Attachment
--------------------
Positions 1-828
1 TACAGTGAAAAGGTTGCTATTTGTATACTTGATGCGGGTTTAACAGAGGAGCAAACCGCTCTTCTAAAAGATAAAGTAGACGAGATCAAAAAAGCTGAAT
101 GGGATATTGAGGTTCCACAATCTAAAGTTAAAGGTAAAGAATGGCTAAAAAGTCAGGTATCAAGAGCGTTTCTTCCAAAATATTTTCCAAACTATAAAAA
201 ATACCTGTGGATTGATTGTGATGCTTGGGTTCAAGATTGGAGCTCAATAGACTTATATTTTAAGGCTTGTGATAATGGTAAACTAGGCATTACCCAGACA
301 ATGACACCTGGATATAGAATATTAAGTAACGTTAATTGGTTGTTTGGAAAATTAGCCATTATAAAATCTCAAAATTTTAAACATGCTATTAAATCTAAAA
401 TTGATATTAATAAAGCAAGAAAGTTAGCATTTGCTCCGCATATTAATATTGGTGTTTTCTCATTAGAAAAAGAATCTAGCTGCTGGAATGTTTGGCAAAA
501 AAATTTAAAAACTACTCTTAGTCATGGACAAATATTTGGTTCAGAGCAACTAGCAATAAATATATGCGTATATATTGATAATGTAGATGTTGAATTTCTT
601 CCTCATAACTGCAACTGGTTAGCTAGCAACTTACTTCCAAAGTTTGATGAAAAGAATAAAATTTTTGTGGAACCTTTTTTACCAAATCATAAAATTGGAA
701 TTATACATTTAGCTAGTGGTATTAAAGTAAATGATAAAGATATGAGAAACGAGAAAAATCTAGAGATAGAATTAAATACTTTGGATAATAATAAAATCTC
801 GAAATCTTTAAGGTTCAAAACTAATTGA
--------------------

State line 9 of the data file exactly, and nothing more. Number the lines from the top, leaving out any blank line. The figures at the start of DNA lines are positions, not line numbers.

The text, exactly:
701 TTATACATTTAGCTAGTGGTATTAAAGTAAATGATAAAGATATGAGAAACGAGAAAAATCTAGAGATAGAATTAAATACTTTGGATAATAATAAAATCTC